April 2, 2016
By Matt Winkeljohn | The Good Word
It came as no surprise Saturday after Georgia Tech wrapped up its first full-gear spring practice when head coach Paul Johnson said the offensive line is, “a work in progress,” but Chris Griffin is happy to be part of that sketchy assessment.
The fourth-year junior has been in forced limbo for so long that being back in pads was a bit like a dream come true even while at a new position.
Playing right guard is different, but a whole lot better than playing nowhere.
You start seven games at tackle in 2014, tear your right anterior cruciate knee ligament in an offseason basketball accident and miss all of last season, and there’s new joy to be found when you get back to smacking teammates.
There sure wasn’t any last season on the sidelines.
“It felt good to be back, practicing with my team,” Griffin said with a smile after the Yellow Jackets went at it for a couple hours Saturday morning in Bobby Dodd Stadium. “I like it. It’s a little bit more physical than tackle.
“Anytime you’re on the sidelines watching your teammates play, it’s tough. Watching them struggle and not be part of it…even watching highlights like Florida State, it kind of sucked to not be out there with them.”
Griffin’s back out there, helping the Jackets re-shape themselves up front. That’s part of why he’s working inside rather than on a flank. At 6-feet-6, he weighs about 290 pounds, which is about the same. He’s stronger, though.
“He’s gotten bigger,” Johnson said. “He’s got to play back into it, but Chris has good feet. I think he’s a tough kid. Hopefully, he can help us in there. He’s going to have to; that’s where he needs to play.”
While his dimensions haven’t really changed, Griffin’s measurable have.
“Weight-wise, I’m not too much different…but in the weight room I’ve gone up in a lot of maxes,” he said. “Coach [John] Sisk and [the staff] have done a great job with me since I got hurt.
“Bench [press], I’m up to around 400 pounds. It’s a big improvement since my redshirt freshman year when I was playing. It was only like 325.”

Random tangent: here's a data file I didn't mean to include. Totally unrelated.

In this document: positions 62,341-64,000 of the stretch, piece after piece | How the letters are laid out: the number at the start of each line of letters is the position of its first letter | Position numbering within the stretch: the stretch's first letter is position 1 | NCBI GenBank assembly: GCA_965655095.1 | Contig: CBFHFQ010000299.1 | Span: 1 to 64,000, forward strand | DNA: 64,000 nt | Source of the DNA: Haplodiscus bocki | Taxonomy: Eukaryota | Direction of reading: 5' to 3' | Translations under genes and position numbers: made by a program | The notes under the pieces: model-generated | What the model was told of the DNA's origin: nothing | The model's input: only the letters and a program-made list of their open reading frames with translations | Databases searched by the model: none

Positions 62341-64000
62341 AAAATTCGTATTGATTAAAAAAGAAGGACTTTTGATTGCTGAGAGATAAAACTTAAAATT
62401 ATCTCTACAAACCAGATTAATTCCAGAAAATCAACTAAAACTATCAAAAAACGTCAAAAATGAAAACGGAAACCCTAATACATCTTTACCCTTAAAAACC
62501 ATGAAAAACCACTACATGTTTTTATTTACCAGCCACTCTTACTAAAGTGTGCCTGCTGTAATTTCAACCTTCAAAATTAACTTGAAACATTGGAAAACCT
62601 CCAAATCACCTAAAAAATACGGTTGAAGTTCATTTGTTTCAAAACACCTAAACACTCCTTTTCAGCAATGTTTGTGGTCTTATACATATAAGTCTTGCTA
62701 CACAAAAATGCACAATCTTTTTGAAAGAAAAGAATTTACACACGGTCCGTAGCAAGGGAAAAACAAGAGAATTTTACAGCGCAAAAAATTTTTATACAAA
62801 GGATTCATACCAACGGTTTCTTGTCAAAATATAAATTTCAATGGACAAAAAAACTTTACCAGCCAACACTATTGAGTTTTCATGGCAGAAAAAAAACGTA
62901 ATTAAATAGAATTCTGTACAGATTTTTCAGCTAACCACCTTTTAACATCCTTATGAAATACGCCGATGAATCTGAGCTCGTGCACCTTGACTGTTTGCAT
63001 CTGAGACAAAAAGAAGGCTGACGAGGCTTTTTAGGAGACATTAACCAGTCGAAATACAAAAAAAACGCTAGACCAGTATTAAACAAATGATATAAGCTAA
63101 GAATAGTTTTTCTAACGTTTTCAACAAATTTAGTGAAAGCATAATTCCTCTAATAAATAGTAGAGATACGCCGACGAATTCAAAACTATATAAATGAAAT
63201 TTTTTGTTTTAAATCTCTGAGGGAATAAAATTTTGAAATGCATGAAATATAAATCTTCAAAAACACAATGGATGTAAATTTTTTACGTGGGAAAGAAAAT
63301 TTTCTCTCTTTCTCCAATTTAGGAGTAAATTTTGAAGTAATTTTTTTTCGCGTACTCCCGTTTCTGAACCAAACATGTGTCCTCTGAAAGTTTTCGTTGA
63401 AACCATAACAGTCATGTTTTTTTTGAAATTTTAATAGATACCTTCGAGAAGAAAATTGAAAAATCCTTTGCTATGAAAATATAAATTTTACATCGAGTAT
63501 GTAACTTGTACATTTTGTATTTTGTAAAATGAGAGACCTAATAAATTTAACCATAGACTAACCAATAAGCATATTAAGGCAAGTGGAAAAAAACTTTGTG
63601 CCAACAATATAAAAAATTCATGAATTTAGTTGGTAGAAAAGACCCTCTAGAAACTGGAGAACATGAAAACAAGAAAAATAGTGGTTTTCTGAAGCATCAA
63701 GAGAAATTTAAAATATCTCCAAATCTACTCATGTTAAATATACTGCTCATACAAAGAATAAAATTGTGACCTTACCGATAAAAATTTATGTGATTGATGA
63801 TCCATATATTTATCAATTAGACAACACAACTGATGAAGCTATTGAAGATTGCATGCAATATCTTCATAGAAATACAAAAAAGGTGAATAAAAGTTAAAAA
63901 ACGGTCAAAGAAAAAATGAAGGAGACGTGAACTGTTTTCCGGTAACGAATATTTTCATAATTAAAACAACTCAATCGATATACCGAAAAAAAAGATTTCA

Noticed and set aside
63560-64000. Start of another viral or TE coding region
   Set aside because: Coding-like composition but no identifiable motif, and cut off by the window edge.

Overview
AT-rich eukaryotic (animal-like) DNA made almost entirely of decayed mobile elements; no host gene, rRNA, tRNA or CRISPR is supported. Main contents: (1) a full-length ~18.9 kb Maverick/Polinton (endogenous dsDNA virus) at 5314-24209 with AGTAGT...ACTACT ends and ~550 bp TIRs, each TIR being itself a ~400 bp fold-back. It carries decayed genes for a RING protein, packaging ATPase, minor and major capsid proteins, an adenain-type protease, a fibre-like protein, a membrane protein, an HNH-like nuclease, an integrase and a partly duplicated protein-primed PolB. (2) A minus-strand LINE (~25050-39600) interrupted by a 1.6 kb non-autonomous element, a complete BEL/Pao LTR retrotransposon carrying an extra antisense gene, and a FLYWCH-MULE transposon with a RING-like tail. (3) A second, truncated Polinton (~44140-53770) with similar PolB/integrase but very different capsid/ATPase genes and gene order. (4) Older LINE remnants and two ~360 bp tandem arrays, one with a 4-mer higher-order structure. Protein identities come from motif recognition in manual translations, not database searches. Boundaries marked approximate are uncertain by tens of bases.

The offensive line is practicing without its CPU, as center Freddie Burden is sidelined following hand surgery, yet with 26 consecutive starts the All-ACC honorable mention fifth-year senior is the last concern for offensive line coaches Mike Sewak and Ron West.
Burden’s chief backup, Andrew Marshall, is working primarily in the left guard spot where Trey Braun started the past 34 games before his eligibility expired. Fifth-year senior Michael Muns is working at center, and sophomores Will Bryan and Trey Klock are back at the tackle spots for now.
Junior Shamire Devine started nine games at right guard last season, but is struggling with conditioning.
“It’s a work in progress,” Johnson said of the offensive line. “If you had Freddie [as the Jackets expect to in the fall]…that’s why we’re trying to work Andrew at left guard. Yeah, [Muns] is going to have to play. He’s worked hard, gotten stronger.
“I thought the two tackles, Trey and Will, have got to play better. They played last year. They should be faster than those other guys. They’ve played.”
Griffin has played, too, showing considerable promise as a redshirt freshman while playing in 13 of 14 games. He’s knocking off rust, saying, “Anytime you make a change, you’ve got some learning to do.”
He learned a hard lesson when a bad hoops hop knocked him for a loop.
“I wasn’t really even doing anything stupid. I wasn’t going for a dunk…it was like a little layup,” Griffin said of his knee injury. “I guess I came down awkward and it popped. It was just a bad situation. No more basketball. Just football.”